My suggestion: don't put down more money than necessary. If something goes wrong with financing and the seller feels that the fault is yours, you might loose your deposit. Deposits can not be refunded at the buyers request, both parties need to agree when and to whom escrow funds get released .

Also, after closing, check with your accountant to see if you can revise your 2008 taxes so you can receive your $8000 tax credit (to pay off your 401 k loan).

Last advice: Make sure to get an attorney to help you with the P&S negotiation.

Good luck!
0 votes Thank Flag Link Wed Aug 5, 2009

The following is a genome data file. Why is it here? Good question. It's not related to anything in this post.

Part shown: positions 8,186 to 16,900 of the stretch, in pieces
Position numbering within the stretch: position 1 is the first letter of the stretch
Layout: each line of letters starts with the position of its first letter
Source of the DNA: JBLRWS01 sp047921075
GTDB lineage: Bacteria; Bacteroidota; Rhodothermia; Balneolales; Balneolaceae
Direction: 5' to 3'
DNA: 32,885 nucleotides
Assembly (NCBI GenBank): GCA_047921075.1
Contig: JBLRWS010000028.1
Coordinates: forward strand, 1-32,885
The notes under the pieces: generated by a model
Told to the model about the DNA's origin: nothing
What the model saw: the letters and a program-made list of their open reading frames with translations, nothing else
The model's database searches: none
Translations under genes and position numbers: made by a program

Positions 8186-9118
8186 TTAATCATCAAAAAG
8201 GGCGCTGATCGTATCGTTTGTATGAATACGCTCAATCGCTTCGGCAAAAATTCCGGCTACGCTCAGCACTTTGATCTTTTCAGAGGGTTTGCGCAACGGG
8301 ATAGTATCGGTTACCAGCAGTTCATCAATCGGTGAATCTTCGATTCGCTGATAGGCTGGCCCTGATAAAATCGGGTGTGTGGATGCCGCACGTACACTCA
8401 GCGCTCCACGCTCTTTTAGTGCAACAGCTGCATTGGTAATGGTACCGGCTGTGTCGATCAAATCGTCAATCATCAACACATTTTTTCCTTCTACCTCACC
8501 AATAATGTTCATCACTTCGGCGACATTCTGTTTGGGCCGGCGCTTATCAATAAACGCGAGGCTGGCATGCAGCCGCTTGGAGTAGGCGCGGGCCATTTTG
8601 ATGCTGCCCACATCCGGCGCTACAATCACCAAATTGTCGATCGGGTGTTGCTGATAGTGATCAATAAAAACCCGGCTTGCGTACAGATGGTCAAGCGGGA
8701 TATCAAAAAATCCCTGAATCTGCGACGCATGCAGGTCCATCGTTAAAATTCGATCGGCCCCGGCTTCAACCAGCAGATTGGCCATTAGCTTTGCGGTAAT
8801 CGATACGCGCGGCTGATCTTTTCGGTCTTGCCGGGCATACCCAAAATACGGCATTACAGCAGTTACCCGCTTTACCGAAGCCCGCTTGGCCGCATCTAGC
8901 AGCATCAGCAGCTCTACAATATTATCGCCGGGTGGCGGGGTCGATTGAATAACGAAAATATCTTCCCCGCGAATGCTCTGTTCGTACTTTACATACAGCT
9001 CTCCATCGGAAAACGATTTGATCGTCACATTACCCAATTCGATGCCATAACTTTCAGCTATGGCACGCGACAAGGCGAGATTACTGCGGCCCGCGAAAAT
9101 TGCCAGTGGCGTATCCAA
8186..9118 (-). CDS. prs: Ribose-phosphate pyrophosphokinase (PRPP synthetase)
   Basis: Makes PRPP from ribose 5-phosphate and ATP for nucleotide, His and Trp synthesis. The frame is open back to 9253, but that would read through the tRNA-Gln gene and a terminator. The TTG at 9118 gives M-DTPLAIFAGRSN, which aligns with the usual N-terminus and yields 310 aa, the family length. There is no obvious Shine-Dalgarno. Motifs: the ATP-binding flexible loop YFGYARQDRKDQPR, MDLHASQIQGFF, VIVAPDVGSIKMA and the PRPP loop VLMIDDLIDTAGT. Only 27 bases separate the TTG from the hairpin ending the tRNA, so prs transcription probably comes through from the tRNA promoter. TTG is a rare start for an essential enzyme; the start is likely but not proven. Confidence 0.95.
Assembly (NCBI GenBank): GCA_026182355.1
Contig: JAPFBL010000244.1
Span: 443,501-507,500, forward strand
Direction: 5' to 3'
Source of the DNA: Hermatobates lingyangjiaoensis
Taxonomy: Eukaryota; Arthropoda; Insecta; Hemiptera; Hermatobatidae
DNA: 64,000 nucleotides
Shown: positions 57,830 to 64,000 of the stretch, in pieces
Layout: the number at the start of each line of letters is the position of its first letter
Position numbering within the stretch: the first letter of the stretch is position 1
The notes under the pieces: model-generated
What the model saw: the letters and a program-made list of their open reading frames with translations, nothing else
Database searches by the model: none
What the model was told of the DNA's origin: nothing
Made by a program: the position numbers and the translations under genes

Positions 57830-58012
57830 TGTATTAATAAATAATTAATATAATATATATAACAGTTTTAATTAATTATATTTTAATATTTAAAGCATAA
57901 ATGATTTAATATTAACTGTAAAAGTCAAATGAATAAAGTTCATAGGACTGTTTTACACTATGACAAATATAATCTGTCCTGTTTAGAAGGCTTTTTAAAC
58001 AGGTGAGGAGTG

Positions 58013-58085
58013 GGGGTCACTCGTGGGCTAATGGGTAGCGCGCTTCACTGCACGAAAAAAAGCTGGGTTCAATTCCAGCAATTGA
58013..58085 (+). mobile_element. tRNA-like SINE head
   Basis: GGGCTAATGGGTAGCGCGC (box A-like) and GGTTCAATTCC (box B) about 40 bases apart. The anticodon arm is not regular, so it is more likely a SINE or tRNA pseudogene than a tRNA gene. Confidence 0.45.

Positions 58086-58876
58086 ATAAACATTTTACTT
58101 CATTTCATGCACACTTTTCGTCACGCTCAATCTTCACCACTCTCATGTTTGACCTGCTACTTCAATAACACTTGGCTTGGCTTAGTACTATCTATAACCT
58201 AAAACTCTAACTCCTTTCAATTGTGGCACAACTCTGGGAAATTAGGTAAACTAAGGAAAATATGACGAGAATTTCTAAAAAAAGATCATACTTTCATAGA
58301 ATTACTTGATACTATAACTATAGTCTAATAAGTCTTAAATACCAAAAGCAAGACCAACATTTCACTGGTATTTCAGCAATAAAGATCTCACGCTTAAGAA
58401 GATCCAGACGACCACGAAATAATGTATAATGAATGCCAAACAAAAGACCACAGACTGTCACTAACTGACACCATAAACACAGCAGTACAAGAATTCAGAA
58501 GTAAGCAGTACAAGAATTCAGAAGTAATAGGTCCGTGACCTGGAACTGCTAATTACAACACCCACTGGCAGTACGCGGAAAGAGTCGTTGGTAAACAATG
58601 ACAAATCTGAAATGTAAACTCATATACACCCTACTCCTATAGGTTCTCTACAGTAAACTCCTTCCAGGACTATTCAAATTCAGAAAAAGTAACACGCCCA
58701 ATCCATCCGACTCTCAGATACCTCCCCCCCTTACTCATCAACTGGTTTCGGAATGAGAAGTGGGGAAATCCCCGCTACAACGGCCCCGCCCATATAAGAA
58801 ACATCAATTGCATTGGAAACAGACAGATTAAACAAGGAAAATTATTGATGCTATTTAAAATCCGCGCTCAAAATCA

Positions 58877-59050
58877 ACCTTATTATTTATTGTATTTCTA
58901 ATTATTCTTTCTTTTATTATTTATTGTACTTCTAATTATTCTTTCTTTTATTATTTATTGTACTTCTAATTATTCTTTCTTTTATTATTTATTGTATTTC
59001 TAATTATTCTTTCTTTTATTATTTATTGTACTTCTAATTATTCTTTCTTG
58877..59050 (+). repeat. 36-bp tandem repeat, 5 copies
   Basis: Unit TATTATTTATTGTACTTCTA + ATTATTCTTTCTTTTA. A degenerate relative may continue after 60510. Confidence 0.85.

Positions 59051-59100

If you went to a store that sold apples for $1 and you looked in your wallet and found that you had a $1 bill and a $5 bill why would you give them the $5 bill? My point is why would you give them extra money just to have them give it back to you. If there is a mortgage professional out there that can shed some light on this, I'm all ears.
0 votes Thank Flag Link Wed Aug 5, 2009
All your Realtor is trying to do is to make your offer solid and acceptable offer. Nothing wrong with that at all. Seller feels secure in taking his house off the market in this slow time and you get a house at a great price. Perfect. Everybody is happy.
Web Reference:
0 votes Thank Flag Link Wed Aug 5, 2009
Search Advice
Ask our community a question
Email me when…

Learn more

Copyright © 2016 Trulia, Inc. All rights reserved.   |  
Have a question? Visit our Help Center to find the answer